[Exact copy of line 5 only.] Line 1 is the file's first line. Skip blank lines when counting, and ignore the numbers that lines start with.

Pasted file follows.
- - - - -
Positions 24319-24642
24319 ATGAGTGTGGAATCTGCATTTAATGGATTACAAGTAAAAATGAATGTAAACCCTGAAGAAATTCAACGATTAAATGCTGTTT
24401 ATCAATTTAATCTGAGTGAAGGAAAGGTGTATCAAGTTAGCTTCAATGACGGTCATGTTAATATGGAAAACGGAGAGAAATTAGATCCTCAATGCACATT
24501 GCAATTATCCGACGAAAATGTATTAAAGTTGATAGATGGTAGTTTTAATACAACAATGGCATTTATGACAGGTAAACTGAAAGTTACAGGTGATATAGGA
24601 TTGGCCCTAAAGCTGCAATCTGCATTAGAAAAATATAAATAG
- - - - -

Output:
24601 TTGGCCCTAAAGCTGCAATCTGCATTAGAAAAATATAAATAG